In a tense, dramatic preliminary round of the men’s 100m, Canada’s Andre De Grasse came out victorious in heat 5 with a season’s best 9.91 seconds to advance to the semi-final round. Running in lane nine, his time was the fastest of the night, making him the favourite coming out of the qualifying rounds.
— Canadian Running (@CanadianRunning) July 31, 2021
Heat five of the first round of the men’s 100m took three tries before the race finally got off to a clean start. The first false start created some confusion, and after a couple of minutes of deliberation, none of the athletes were disqualified. On the second try, it was Nigeria’s Divine Oduru who jumped the gun and was sent off the track. Finally, the third round went out clean, and it was De Grasse who came out of the furthest lane to run the fastest time of the night across all heats. His performance makes him the favourite going into the semi-final, which will take place on Sunday night local time (Sunday morning at 6:15 a.m. ET).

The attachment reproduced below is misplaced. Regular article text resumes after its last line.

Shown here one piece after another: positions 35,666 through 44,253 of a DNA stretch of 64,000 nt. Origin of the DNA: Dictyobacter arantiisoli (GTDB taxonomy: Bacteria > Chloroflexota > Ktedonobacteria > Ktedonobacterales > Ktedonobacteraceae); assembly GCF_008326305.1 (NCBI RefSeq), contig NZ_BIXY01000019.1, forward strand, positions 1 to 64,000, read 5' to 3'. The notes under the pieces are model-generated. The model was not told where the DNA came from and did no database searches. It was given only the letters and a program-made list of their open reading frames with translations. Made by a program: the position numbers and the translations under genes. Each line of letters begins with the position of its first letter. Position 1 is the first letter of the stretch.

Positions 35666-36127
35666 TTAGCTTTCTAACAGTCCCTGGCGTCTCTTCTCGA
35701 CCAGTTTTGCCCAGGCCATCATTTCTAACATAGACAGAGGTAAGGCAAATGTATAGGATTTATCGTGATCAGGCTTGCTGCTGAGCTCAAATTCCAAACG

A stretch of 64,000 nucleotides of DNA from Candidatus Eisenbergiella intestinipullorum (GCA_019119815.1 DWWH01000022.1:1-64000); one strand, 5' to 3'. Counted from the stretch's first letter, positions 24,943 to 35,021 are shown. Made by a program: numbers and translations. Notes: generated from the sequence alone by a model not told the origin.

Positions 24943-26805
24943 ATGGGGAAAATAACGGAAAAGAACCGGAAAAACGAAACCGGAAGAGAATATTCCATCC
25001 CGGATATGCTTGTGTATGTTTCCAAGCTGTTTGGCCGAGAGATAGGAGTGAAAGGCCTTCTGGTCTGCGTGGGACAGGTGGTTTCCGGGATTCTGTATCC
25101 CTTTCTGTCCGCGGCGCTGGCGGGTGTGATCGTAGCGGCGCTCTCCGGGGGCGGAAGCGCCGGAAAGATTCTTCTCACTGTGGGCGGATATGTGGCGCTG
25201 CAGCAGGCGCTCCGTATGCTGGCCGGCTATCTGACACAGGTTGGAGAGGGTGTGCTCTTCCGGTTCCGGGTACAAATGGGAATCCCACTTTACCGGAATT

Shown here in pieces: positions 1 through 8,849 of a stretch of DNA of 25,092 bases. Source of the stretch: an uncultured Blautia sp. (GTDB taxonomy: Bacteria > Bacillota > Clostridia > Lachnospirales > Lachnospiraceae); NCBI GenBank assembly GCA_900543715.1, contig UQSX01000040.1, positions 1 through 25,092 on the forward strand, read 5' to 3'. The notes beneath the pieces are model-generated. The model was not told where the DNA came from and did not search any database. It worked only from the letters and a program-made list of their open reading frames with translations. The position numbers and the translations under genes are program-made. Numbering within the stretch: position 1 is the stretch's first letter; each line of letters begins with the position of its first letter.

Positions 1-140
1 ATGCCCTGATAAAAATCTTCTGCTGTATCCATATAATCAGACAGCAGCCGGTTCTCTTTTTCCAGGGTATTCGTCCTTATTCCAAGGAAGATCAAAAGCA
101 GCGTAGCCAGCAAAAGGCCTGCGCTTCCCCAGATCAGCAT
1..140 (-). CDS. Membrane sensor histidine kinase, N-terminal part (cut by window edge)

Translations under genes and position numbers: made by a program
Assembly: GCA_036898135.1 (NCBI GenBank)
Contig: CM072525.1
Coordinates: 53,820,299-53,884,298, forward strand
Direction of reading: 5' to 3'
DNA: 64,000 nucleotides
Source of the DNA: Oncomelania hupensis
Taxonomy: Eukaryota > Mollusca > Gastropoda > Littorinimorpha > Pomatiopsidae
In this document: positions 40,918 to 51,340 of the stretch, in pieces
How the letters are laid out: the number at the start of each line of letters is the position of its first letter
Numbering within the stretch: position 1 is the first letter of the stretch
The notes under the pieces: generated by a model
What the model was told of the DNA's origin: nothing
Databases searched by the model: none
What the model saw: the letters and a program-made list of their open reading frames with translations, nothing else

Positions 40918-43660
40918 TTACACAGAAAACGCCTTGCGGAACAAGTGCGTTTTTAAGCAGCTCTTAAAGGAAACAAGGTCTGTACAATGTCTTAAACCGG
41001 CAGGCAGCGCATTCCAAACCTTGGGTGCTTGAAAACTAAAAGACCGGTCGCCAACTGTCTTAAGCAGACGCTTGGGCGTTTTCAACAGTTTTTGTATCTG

Canadians Gavin Smellie and Bismark Boateng both finished 8th in their heats, running 10.44 and 10.47 respectively, which was not enough to advance to the semi-finals.
Andre De Grasse is HERE 🔥
The Canadian runs the fastest time in his 100m heat and with a 9.91 🇨🇦
— CBC Olympics (@CBCOlympics) July 31, 2021
Women’s 100m semi-finals
The proceedings began with the news that Blessing Okagbare of Nigeria, who had qualified automatically for the final, had been sent home after testing positive for human growth hormone. Jamaica’s Shelley-Ann Fraser-Price was leading the way at the conclusion of the women’s 100m semi-finals, and is the favourite to take the gold medal after running 10.73 seconds for the win. Her fellow Jamaican teammate Elaine Thompson-Herah is behind her in second with 10.76, followed by Marie-Josee Ta Lou of the Ivory Coast in 10.79. Canada’s Crystal Emmanuel and Khamica Bingham finished 16th and 18th overall, running 11.21 and 11.22, respectively, but will not advance to the final. With the top six women all running under 11 seconds, the final will be one of the most competitive women’s 100m races in Olympic history.